Zenzai vs Oshiruko : 2 Types of Japanese Red Bean Soup
During the cold winter months, we Japanese often have various dishes with baked “Mochi (餅)” sticky plain glutinous rice cakes.
Representative examples of such Japanese mochi dishes include these 3 easy dishes whose recipes I introduced before, “Zoni (雑煮)”, “Zenzai (ぜんざい)” and “Oshiruko (おしるこ)”, sometimes simply called “Shiruko (汁粉)”.
The Difference between Zenzai and O-Shiruko
Kansai-Style Zenzai with Baked Mochi
When it comes to the last 2 mochi dishes mentioned above, actually Zenzai is a Japanese red bean soup dish nearly identical in appearance to Shiruko.
Zenzai and Oshiruko are both traditionally made by simmering red beans (typically Azuki beans), sweetened with sugar, and often served with baked mochi rice cakes.
Then, what is the difference been these 2 Japanese red bean soups?
Kanto-Style Zenzai with Baked Mochi
In the Kanto region around Tokyo, Zenzai generally refers to a little most, sweet red bean paste itself, whereas, in the Kansai region around Osaka, the hot soup with chunky, coarse sweetened red bean paste called “Tsubu-An (粒餡)” is referred to as Zenzai.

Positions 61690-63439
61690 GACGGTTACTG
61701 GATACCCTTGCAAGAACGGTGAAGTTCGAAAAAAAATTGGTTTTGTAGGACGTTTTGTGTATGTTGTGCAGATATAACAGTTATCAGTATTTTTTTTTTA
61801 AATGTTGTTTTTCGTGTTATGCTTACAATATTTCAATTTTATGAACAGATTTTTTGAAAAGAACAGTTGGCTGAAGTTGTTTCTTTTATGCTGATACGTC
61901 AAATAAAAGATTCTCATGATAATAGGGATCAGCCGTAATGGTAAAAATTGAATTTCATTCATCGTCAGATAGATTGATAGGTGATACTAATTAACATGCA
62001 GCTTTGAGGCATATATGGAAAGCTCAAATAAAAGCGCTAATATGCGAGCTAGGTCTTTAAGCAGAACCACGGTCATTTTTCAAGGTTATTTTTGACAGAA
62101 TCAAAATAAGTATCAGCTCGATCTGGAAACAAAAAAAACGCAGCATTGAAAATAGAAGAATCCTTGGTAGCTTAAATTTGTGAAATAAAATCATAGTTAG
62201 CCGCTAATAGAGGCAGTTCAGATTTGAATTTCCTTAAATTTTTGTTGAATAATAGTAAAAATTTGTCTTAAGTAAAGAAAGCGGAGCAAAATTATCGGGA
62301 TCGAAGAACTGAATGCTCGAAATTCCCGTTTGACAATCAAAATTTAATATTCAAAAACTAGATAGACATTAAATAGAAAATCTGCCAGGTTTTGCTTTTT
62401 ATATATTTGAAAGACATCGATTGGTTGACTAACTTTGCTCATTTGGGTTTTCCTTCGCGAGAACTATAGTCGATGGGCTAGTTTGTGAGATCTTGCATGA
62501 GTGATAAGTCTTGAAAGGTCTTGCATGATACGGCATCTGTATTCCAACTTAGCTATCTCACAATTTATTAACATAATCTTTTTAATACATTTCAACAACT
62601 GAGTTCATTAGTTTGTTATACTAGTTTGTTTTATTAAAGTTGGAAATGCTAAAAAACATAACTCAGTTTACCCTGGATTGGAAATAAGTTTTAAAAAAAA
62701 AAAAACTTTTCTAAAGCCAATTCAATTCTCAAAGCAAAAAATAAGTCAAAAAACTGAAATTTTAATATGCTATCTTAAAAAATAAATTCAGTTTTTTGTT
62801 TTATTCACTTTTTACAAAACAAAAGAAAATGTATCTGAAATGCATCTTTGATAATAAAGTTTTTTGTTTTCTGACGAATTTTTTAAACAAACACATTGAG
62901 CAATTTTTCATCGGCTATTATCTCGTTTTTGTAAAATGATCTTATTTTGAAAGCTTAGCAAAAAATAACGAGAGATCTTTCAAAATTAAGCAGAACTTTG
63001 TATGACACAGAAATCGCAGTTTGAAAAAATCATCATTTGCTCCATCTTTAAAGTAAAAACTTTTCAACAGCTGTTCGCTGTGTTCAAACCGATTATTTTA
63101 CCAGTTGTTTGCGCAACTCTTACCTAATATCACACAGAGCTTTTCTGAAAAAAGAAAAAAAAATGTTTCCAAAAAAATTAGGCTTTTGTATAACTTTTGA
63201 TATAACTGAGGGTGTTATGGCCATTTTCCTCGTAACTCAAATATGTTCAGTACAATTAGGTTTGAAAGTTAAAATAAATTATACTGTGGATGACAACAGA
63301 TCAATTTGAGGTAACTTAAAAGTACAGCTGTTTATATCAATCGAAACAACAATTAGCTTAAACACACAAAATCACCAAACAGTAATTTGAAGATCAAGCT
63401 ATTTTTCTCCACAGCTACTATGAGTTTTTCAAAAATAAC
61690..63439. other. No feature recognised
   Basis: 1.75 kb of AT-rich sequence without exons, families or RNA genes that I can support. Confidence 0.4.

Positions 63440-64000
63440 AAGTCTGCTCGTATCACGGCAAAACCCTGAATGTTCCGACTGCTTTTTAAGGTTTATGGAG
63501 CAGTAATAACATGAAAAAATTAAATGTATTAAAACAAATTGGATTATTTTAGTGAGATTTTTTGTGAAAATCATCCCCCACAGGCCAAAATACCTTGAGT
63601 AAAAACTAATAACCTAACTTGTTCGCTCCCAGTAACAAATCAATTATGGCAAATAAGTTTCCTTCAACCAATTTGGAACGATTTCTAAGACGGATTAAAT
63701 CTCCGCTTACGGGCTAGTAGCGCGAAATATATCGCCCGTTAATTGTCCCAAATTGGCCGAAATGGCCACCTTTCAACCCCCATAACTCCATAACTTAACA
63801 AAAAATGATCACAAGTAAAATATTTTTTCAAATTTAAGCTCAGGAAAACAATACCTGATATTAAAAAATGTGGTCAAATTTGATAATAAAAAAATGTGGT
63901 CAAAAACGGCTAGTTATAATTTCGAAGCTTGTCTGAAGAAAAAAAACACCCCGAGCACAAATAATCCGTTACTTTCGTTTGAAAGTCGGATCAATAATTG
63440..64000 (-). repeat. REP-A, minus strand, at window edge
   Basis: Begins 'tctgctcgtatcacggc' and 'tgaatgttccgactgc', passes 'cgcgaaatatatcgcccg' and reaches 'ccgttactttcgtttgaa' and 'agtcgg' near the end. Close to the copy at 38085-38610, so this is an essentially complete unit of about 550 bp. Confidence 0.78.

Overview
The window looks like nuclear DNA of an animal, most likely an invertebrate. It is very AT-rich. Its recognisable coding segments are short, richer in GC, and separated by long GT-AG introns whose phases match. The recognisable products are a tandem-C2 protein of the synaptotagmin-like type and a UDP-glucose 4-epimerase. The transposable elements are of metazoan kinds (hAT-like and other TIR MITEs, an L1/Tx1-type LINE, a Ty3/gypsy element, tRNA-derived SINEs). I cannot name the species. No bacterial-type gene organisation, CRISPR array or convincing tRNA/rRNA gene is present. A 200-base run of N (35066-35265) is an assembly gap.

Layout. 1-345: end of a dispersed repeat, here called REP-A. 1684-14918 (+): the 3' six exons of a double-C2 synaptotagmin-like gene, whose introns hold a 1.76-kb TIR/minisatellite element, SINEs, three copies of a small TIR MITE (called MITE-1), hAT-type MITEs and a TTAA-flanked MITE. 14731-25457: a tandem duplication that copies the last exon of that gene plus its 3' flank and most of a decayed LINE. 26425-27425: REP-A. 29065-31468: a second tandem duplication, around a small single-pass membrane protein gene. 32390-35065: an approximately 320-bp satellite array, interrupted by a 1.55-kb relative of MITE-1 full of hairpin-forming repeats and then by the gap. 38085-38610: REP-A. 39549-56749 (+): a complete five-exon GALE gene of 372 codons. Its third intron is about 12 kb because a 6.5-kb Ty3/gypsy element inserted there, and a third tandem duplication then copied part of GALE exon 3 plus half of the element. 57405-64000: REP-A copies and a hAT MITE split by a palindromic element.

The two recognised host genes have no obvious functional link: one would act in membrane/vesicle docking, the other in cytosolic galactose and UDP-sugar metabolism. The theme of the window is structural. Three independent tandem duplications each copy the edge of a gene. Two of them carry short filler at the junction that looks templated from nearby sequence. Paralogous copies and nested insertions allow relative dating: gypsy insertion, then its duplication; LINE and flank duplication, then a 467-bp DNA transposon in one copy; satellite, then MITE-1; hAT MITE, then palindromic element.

In Kansai, the Kanto-version Zenzai, the dish mainly consisting of a little moist sweetened red bean paste is known as “Kameyama (亀山)” or “Ogura (小倉)”, by the way.
Kansai-Style Oshiruko with Baked Mochi
In Kanto, Oshiruko refers to sweet red bean soup in general. Meanwhile, in Kansai, Oshiruko refers to the soup made with smooth sweetened red bean paste called “Koshi-An (漉し餡)“.
|Kanto||A little moist sweetened red bean paste itself||Sweet red bean soup|
|Kansai||Red bean soup with Tsubu-An paste||Red bean soup with Koshi-An paste|
Finally, the above is the comparison table of the difference between Zenzai and Oshiruko red bean soups.
|Amono Foods Freeze-Dry Instant Oshiruko Soup|
(Reference page : Wikipedia ぜんざい )